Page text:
What is it?
Characterization is the way in which authors convey information about their characters. Characterization can be direct, as when an author tells readers what a character is like (e.g. "George was cunning and greedy.") or indirect, as when an author shows what a character is like by portraying his or her actions, speech, or thoughts (eg. "On the crowded subway, George slipped his hand into the man's coat pocket and withdrew the wallet, undetected."). Descriptions of a character's appearance, behavior, interests, way of speaking, and other mannerisms are all part of characterization. For stories written in the first-person point of view, the narrator's voice, or way of telling the story, is essential to his or her characterization.
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Why is it important?
Characterization is a crucial part of making a story compelling. In order to interest and move readers, characters need to seem real. Authors achieve this by providing details that make characters individual and particular. Good characterization gives readers a strong sense of characters' personalities and complexities; it makes characters vivid, alive and believable.
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How do I create it?
Create characterization by choosing details that make real or fictional characters seem life-like and individual.
To create characterization in fiction or non-fiction,
Tell the reader directly what a character's personality is like:
"Mrs. Freeman could never be brought to admit herself wrong on any point."
—Flannery O'Connor, "Good Country People"
Describe a character's appearance and manner:
"The Baker, who was an older man with a thick neck, listened without saying anything when she told him the child would be eight years old next Monday. The baker wore a white apron that looked like a smock. Straps cut under his arms, went around in back and then to the front again, where they were secured under his heavy waist. He wiped his hands on his apron as he listened to her. He kept his eyes down on the photographs and let her talk."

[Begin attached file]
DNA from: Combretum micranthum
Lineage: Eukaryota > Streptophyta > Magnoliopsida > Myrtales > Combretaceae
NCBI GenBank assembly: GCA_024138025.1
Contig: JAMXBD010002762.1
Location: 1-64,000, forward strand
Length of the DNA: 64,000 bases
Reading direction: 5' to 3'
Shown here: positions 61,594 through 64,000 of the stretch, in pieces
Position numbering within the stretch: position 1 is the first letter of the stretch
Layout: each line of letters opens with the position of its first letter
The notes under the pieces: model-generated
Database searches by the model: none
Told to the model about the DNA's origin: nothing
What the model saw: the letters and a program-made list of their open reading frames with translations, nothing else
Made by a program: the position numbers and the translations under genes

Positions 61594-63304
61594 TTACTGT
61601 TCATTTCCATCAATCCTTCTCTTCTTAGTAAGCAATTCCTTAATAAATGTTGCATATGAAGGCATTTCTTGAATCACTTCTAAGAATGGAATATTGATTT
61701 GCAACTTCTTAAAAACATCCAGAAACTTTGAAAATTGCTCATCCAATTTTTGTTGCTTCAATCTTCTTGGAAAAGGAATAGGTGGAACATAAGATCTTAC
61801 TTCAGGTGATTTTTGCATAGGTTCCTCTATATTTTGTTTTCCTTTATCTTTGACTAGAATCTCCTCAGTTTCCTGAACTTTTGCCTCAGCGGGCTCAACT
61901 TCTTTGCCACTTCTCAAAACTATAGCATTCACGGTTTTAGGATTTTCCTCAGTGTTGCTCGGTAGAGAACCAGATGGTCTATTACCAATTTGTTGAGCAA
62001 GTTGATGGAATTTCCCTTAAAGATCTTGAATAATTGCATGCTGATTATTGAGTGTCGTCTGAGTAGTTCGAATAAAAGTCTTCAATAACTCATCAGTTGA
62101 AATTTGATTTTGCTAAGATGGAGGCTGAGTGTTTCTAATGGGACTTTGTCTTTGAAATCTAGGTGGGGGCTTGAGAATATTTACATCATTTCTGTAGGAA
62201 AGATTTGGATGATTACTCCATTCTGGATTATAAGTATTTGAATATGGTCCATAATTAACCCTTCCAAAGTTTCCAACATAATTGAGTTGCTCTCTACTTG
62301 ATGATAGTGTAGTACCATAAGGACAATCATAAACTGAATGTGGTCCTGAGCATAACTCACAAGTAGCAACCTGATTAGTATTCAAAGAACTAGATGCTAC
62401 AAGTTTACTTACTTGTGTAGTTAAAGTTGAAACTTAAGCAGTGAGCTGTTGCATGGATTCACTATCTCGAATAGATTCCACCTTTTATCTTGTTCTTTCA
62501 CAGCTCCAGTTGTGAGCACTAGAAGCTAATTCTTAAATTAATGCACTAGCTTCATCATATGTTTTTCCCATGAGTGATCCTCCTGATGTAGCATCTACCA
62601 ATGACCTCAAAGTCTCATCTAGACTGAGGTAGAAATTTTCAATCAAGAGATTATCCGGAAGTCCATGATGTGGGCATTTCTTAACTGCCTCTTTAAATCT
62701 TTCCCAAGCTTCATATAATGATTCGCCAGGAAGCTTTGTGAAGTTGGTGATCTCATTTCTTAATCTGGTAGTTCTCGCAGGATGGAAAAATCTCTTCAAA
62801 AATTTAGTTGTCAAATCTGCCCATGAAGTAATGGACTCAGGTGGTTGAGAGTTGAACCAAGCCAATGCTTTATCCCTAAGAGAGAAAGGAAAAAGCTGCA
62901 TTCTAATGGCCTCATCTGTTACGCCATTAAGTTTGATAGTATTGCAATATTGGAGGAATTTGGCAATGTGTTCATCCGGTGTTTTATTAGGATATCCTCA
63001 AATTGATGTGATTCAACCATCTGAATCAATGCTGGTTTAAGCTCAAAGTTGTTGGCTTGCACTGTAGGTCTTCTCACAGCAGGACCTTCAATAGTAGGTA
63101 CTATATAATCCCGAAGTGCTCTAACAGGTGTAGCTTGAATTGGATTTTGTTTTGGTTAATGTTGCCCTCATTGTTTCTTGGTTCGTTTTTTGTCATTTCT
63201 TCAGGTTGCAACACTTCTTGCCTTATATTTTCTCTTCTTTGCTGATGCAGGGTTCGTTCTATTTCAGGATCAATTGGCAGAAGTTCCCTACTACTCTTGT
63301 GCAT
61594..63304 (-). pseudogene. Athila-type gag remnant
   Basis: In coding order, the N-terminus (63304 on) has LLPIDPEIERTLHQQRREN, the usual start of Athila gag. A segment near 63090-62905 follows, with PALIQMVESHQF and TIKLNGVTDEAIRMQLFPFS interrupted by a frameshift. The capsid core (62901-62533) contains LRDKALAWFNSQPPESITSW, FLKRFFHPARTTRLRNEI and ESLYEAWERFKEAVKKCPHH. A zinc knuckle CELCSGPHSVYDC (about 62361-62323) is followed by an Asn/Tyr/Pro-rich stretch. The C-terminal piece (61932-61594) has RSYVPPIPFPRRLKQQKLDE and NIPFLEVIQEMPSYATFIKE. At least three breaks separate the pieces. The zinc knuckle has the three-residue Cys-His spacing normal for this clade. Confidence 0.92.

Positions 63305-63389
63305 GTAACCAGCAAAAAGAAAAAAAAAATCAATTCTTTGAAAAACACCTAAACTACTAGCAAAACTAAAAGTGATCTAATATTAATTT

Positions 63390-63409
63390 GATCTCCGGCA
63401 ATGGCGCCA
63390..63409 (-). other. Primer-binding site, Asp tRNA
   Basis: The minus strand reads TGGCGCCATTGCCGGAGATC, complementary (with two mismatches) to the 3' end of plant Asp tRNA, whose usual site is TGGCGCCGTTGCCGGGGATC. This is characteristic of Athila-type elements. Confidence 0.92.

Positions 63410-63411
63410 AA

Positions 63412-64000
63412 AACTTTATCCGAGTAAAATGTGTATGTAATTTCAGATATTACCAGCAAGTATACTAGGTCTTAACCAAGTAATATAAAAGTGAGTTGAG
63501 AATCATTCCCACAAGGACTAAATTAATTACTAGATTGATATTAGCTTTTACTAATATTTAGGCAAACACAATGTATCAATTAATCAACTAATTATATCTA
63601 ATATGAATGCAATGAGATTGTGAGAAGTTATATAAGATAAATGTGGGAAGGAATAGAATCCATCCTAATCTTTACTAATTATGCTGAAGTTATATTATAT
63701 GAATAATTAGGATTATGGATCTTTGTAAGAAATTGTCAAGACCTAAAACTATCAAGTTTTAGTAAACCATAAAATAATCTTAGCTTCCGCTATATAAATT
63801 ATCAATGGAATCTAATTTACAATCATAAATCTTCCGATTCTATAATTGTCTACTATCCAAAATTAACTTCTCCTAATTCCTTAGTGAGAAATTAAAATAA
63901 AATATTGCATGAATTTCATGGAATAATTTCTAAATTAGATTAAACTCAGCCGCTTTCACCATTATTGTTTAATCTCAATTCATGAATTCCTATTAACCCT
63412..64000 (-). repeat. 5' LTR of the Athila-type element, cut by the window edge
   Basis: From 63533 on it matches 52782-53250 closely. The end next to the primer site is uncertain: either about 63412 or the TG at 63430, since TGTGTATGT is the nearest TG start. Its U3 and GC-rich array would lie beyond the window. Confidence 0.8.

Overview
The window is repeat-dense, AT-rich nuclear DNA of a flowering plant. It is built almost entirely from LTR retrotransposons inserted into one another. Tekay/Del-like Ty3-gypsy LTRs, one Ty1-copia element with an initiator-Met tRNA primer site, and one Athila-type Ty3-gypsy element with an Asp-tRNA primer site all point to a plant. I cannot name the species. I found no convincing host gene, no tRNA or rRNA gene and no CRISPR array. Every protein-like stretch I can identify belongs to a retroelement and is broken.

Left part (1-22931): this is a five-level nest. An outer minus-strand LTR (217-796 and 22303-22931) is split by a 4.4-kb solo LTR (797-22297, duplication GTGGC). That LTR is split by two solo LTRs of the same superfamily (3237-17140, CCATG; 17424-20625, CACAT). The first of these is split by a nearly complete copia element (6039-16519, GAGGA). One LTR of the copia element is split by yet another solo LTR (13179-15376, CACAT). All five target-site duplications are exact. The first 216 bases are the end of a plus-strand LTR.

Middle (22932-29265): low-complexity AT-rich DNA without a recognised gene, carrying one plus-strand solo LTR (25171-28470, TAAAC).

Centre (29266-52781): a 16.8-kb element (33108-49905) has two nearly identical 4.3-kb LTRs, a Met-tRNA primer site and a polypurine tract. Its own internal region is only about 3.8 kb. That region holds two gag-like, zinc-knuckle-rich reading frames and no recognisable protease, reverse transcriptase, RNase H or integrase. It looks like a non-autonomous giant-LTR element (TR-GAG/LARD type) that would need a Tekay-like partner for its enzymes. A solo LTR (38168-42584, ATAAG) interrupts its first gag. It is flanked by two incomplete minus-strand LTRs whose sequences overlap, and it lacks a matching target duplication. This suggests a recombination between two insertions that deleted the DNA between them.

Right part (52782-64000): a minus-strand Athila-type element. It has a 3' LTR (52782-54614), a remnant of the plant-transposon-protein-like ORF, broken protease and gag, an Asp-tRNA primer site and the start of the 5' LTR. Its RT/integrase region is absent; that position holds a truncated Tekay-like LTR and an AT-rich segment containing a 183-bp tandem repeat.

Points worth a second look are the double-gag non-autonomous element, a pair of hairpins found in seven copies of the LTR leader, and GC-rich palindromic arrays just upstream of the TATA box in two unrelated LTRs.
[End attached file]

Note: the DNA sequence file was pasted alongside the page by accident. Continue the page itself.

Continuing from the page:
—Raymond Carver, "A Small, Good Thing"
Portray a character's thoughts and motivations:
"I didn't come to Utah to be the same boy I'd been before. I had my own dreams of transformation, Western dreams, dreams of freedom and dominion and taciturn self-sufficiency. The first thing I wanted to do was change my name. A girl named Toby had joined my class before I left Florida, and this had caused both of us scalding humiliation.
"I wanted to call myself Jack, after Jack London. I believed that having his name would charge me with some of the strength and competence inherent in my idea of him. The odds were good that I'd never have to share a classroom with a girl named Jack. And I liked the sound. Jack. Jack Wolff."
—Tobias Wolff, This Boy's Life
Use dialogue to allow a character's words to reveal something important about his or her nature:
"Unable to contain herself, [Mrs. Bennet] began scolding one of her daughters. 'Don't keep coughing so, Kitty, for heaven's sake! Have a little compassion on my nerves. You tear them to pieces.'"
—Jane Austin, Pride and Prejudice
Use a character's actions to reveal his or her personality:
"He would hang around our place on Saturdays, scornful of whatever I was doing but unable to leave me alone. I couldn't be on the swing without him wanting to try it, and if I wouldn't give it up he came and pushed me so that I went crooked. He teased the dog. He got me into trouble—deliberately and maliciously, it seemed to me afterward—by daring me to do things I wouldn't have thought of on my own: digging up the potatoes to see how big they were when they were still only the size of marbles, and pushing over the stacked firewood to make a pile we could jump off."
—Alice Munro, "Miles City, Montana"
Show others' reactions to the character or person you're portraying:
"No respect at all was shown him in the department. The porters, far from getting up from their seats when he came in, took no more notice of him than if a simple fly had flown across the reception room."
—Nikolai Gogol, "The Overcoat"
Give fictional characters meaningful names or use real people's nicknames that relate to their personalities:
Severus Snape—"Severus" means "strict" or "severe" in Latin. Severus Snape is a strict professor who treats Harry harshly.
Sirius Black—"Sirius" is the brightest star in the Canis Major or "Great Dog" constellation. Sirius Black is a wizard who transforms into a black dog.
Peeves—"To peeve" means "to annoy." Peeves is a ghost who pesters people at Hogwart's School.
—J. K. Rowling, Harry Potter series
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Ask yourself these questions when trying to understand characterization:
What does the character look like?
How does the character behave towards others? How do others behave toward the character?
What does the character seem to care about?
What adjectives does the author use to describe the character's personality?
What does the character think or say?
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